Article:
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Rocking the Boat

By on Jun 3, 2017 | 8 comments

I haven’t posted very much in the last couple of months.  It has not been because I don’t have anything to write.  Mostly it has been because there are so many feelings. It is hard to write about all of these feelings without seeming like my mind is all over the place. The reality is my mind  has  been all over the place.  June 1st marks the 8 month mark since my son’s passing.  Y’all, there is a lot to process. It came to me today that this experience has been like being in the ocean in a rowboat.  Back in October, I didn’t have any clue how to use a set of oars.  I wasn’t in sync with my rowing.  I felt like I was going around in circles.  Girl, get it together.  You have to learn how to use the oars. I figured out how to get a little rhythm to my rowing, but my body wasn’t used to so much strain.  So I would quit rowing, float for a little...

Mourning

By on May 22, 2017 | 4 comments

I stumbled upon an article on the history of mourning clothes a couple of weeks ago.  Then I spent an inordinate amount of time in a Google abyss reading article after article.  I have been thinking about what I read since then and I thought some of you might find it interesting. In Victorian times the custom was for women to wear to wear black for two years after the loss of a loved one.  The first year the fabric was of a matte finish; the second year black satin or black lace could be added. After the two year period, women went into “half-mourning”; they could begin to add mauve or lavender to their wardrobe.  Jewelry was to be kept to a minimum with a black matte finish. Men in Victorian times wore black pants and coats.  As they re-entered the work world they would wear a black armband on the sleeve.  Even Victorian children were dressed in black for a specified...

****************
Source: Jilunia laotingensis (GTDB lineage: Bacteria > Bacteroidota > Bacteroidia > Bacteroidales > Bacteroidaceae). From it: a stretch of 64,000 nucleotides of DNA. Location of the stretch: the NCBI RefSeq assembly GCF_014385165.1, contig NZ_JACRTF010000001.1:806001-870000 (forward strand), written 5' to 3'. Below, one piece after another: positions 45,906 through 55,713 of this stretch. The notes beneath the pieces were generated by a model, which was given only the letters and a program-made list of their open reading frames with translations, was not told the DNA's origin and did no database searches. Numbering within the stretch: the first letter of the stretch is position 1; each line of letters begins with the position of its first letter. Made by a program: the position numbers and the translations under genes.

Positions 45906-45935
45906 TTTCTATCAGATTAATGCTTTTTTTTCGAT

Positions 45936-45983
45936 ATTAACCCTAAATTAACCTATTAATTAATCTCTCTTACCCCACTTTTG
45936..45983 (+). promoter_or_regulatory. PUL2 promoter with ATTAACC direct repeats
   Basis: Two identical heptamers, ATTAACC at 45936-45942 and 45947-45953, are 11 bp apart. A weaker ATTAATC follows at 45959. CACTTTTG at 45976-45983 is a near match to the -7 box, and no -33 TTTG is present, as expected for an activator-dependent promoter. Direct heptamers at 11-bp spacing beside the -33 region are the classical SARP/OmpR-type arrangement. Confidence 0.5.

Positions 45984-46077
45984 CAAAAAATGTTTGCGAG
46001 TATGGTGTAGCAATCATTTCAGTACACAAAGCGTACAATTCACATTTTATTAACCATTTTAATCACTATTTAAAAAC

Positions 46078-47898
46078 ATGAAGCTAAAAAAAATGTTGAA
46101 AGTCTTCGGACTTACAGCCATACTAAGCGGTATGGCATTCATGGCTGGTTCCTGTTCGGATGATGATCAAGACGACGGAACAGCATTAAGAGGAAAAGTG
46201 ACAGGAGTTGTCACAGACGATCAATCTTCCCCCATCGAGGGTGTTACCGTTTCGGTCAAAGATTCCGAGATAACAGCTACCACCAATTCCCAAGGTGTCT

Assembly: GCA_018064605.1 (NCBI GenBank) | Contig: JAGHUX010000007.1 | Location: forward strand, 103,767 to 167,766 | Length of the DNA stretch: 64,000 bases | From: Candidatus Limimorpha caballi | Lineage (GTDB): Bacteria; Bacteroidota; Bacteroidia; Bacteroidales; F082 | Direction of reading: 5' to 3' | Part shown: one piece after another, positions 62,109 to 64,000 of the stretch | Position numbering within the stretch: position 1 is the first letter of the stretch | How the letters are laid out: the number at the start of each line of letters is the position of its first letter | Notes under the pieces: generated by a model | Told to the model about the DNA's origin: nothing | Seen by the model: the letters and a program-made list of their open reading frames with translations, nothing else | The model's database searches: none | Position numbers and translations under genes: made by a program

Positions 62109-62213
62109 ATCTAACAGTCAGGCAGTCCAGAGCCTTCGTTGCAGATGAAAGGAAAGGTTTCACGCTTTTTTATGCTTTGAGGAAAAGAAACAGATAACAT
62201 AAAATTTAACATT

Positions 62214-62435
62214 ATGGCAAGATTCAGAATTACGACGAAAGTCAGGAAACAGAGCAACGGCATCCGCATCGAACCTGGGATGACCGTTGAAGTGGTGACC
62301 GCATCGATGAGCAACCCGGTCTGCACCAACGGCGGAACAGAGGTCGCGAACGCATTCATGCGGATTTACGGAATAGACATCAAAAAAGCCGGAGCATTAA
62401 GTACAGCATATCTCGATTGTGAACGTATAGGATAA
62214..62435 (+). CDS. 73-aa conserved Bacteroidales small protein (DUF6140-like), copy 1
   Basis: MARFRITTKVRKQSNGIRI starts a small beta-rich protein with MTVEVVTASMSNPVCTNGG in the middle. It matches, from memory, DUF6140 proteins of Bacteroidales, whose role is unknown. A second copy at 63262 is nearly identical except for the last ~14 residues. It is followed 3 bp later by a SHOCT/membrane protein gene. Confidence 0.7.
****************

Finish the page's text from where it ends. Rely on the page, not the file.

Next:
Mother’s Day

By on May 11, 2017 | 6 comments

My first Mother’s Day was in 1987.  I was three months away from giving birth to my first baby.  The anticipation about who this little baby would be, what his personality would be like and how his arrival would turn a couple into a family was exciting. Everywhere I look in my home I am reminded of his existence in our family.  I open a drawer and I find a CD of a music artist he liked.  I open a closet and I see remnants of a life that included baseball and tennis trophies, high school art portfolios, and clothes that will never be worn again.  I open small boxes that I have stuffed with Wolf Photo envelopes full of photographs from his childhood and it transports me to a moment in time.  It is virtually impossible to look in any corner, cabinet, or closet without seeing a trace of his life.  He is literally everywhere I look.  I don’t go looking for these things; they...

All My Children

By on Apr 28, 2017 |

I am the mother of four children.  My son was 29 years old when he passed away. He would have turned 30 in August.  I also have two sons who are 26 and 23 years old and a daughter who is 21 years old.  I haven’t shared very much about them because most of my blog posts are about my journey through the loss of a child.  My feelings reflect my own heart and I have wanted to be respectful of their privacy.  I would love to share with you how proud  I am of all my children. My children were very close growing up.  We did everything as a family.  Most of their childhood years involved them all playing tennis.  Our family traveled to junior USTA tournaments a couple of weekends a month for years.  My husband and I love those memories of watching them all play tennis.  I think it defined us as a family for 16 years.  It gave the four of them a bond.  My daughter says that she loved...